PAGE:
Although they are good producers of meat, they are primarily raised for their wool that has medium to high quality. The ewe produces about 13.8 lbs of fleece which can yield about 50% to 55% wool. The ram is generally weightier, at 300 lbs than the ewe, which weighs about 198 lbs.
The Arkhar-Merino sheep was developed by crossing the wild Arkhar breed with Precoce Merino in Kazakhstan. The result is a bulky sheep that has a broad chest, long legs, and an expanded skeleton. It also produces a medium-quality wool with fleece that weighs about 9.25 lbs. The wool fat stands at about 12% and the average fiber diameter records 22.99 and 23.51 in ewes and rams, respectively.
It is not difficult to see that Cormo is meant to be raised for its wool. Cormo is a breed of sheep that is traced to Australia but widely raised in different parts of the world, including Italy, Belgium, China, the United States of America, and Argentina. It is a cross between Saxon Merino and Corriedale, hence the name, Cormo.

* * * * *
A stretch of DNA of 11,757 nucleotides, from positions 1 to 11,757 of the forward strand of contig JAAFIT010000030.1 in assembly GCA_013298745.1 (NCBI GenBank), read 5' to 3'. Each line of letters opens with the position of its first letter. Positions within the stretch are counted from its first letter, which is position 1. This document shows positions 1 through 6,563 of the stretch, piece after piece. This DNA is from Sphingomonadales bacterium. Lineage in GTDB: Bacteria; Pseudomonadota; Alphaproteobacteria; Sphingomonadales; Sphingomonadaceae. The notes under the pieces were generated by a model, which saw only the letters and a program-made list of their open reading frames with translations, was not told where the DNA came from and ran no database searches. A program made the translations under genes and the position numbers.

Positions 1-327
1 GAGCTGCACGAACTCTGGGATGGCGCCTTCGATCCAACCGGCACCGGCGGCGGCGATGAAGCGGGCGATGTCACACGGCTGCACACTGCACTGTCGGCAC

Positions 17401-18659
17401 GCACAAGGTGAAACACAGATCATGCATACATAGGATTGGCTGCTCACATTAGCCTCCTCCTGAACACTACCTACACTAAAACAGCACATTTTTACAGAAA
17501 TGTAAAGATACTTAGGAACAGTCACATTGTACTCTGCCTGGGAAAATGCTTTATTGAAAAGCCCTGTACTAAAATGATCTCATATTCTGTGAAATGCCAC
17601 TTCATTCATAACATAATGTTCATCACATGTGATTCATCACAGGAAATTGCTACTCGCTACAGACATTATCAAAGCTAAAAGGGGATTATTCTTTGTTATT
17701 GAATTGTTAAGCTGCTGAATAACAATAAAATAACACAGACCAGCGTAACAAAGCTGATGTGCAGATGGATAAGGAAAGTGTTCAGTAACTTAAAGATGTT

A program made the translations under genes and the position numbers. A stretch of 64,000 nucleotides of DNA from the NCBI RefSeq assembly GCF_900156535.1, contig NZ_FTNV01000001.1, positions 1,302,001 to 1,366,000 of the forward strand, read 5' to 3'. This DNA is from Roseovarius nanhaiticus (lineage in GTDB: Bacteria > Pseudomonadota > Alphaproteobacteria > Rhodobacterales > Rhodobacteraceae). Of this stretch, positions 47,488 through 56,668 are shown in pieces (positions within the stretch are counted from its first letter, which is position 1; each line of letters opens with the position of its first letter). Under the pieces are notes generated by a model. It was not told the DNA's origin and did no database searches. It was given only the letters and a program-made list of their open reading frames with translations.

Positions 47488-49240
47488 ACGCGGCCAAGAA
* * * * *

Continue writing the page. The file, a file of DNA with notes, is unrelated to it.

Both sexes of cormo are polled, that is they have no horns, and they grow fast. They have a medium frame that carries their fleece. They are also very fertile.
Dual-purpose sheep breeds are raised for more than one purpose. Generally, all sheep breeds fall in this category as every sheep usually serves a secondary purpose of providing meat. For instance, a sheep raised for milk or wool production will have its carcass served as meat when it ceases to be productive for its primary purpose.
Also, there are breeds of sheep that are specifically used to preserve genetic characteristics of the breed, such include Forystufe of Iceland. They can also serve a dual purpose as they are also used for herd management.
Sheep breeds such as Finnsheep do more than serve a dual purpose, they are good meat, wool, and milk producers. They also graze well, making them a good landscape management breed.